Reds in space: socialist science fiction

USSR pilot-cosmonauts at a TV studio (from left to right): Pavel Popovich, Yuri Gagarin, Valentina Tereshkova, Valeri Bykovsky, Andrian Nikolayev and German Titov.

USSR pilot-cosmonauts at a TV studio

There’s a general view that science fiction is a literature of reaction. Michael Moorcock, tracing the pulp origins of its so-called “golden age” mocks the notion that it’s a literature of ideas in his Starship Stormtroopers–titled after Heinlein’s Starship Troopers, a novel which does, sadly, make a strong case for his position.

Not all science fiction has a reactionary message though. As this list of science fiction for socialists shows, there’s a great deal to read about the future without falling victim to the typical tropes of the expansion of the frontier and manifest destiny–now in space.

Science fiction has the advantage as a literature for socialism that it looks towards the future. While mainstream literature attempts to analyse the varying nature of humans in the every day world we all know, and too much change would distract from this task, SF speaks to us of the dialectic between science, technology, society, and the individual: it feeds on change. This is why it’s possible to explore socialism–as well as other radical social changes–in a way that’s unavailable to other genres.

More than the particular worlds science fiction explores, though, it’s perhaps most interesting because it shows us something which is often overlooked: another world is possible; things change. The conditions of life of today weren’t those of yesterday and won’t be those of tomorrow.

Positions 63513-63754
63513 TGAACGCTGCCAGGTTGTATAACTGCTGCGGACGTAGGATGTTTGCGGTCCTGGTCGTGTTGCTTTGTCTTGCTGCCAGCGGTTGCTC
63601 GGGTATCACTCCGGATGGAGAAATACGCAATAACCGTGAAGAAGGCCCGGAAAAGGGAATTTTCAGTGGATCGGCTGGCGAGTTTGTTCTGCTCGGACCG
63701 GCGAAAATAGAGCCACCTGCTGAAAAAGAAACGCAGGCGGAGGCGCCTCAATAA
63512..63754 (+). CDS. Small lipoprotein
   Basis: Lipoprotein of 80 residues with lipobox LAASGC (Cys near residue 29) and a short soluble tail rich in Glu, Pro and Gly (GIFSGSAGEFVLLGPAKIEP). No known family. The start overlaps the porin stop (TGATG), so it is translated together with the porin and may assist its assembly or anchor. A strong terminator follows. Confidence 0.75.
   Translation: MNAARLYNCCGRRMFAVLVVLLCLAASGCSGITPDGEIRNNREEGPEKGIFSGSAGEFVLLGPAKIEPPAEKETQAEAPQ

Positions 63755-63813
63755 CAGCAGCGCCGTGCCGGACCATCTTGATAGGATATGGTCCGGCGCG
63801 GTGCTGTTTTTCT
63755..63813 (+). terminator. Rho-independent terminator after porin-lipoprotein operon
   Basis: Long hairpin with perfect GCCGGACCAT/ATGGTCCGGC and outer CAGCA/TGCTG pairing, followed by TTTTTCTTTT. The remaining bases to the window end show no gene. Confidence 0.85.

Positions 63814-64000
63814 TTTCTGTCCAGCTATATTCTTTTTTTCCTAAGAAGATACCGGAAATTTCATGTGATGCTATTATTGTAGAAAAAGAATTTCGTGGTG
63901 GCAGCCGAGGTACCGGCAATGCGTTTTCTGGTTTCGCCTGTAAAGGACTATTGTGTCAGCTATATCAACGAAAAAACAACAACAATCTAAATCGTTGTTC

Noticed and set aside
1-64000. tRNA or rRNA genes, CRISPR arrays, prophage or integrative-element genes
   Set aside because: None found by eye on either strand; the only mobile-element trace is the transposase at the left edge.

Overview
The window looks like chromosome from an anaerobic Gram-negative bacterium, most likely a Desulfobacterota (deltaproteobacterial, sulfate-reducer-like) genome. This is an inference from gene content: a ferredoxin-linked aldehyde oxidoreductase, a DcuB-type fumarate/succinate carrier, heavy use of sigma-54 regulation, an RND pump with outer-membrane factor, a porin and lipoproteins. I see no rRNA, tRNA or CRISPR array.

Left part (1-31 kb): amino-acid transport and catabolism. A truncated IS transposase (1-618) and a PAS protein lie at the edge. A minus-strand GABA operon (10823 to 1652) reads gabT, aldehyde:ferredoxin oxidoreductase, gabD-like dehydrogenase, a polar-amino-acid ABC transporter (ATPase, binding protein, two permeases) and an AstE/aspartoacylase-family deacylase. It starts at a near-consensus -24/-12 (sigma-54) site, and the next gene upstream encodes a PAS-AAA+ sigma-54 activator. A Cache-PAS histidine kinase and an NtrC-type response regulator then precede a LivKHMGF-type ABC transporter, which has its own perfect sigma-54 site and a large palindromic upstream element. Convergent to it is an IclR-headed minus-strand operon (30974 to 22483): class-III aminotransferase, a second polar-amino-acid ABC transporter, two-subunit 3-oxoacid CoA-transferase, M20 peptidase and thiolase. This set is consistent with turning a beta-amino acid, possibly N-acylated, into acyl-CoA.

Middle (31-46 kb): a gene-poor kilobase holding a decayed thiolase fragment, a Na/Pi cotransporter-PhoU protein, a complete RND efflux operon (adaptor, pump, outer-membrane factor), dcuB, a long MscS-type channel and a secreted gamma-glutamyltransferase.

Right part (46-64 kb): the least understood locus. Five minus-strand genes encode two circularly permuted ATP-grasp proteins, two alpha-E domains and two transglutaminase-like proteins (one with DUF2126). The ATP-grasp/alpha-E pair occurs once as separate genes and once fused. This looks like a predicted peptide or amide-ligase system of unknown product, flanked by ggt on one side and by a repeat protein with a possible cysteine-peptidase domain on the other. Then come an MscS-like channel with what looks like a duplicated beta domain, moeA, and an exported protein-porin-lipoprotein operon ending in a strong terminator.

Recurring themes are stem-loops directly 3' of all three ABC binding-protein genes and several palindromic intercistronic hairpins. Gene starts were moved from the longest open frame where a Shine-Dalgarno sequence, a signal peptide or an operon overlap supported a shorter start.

Some people have called SF the “literary apparat of the technocratic movement”, and they do have a point. There’s a strong strand of science fiction which presents society as a machine which needs to be run by those who properly understand it. That’s not a fault of the parameters of the genre, though, but just the fact that the same freedom which allows us to speculate about socialism allows others to speculate about other things.

I’ll present a few of my favourite socialist SF and a short description. Let us know what yours is on the comments.

The Culture, by Iain Banks. This is a collection of novels focused on a social formation which calls itself the Culture. They have dealt with scarcity, and their production systems are largely managed by benevolent and powerful AIs called Minds. However, to give their lives meaning, they feel they ought to do something more than just enjoy themselves, so they try to improve other societies through interventions which are statistically demonstrated to lead to higher utility.

Accelerando, by Charles Stross. A novel dealing with the Singularity, it presents the difficulties entailed by the transition to post-scarcity, and the participation in the economy of super-human intelligences, which may stand as a metaphor for corporations.

Most of the works by Harry Harrison, particularly the Stainless Steel Rat series. Harry Harrison presents dynamic worlds, changing societies, and even looks at ethics as something socially determined and constructed. His Deathworld series is another case where this tendency is particularly distinct, and refreshing.

Ken MacLeod’s entire bibliography. As an ex-trotskyist, now ensnared by the siren songs of mutualism, much of his work treats the socialist hypothesis very seriously.

Ursula K LeGuin’s The Dispossessed. Just read it.

Voyage from Yesteryear, by James P. Hogan. Given the risks of nuclear war, a space ship is sent to another planet to preserve humanity, but there’s not enough energy to send adults: only embryos can be sent. The children are rissen by AIs, and they create a unique society for themselves, which is put at risk when further ships from Earth are sent, this time with the object of colonisation.

Last, and just for the sake of completeness, Robert Heinlein’s Beyond this Horizon is a strange exploration of a world with eugenics, but also some kind of quasi-socialist, or at least semi-planned economy, based on principles that sounds slightly similar to those of social credit. For the incredulous, I quote a paragraph: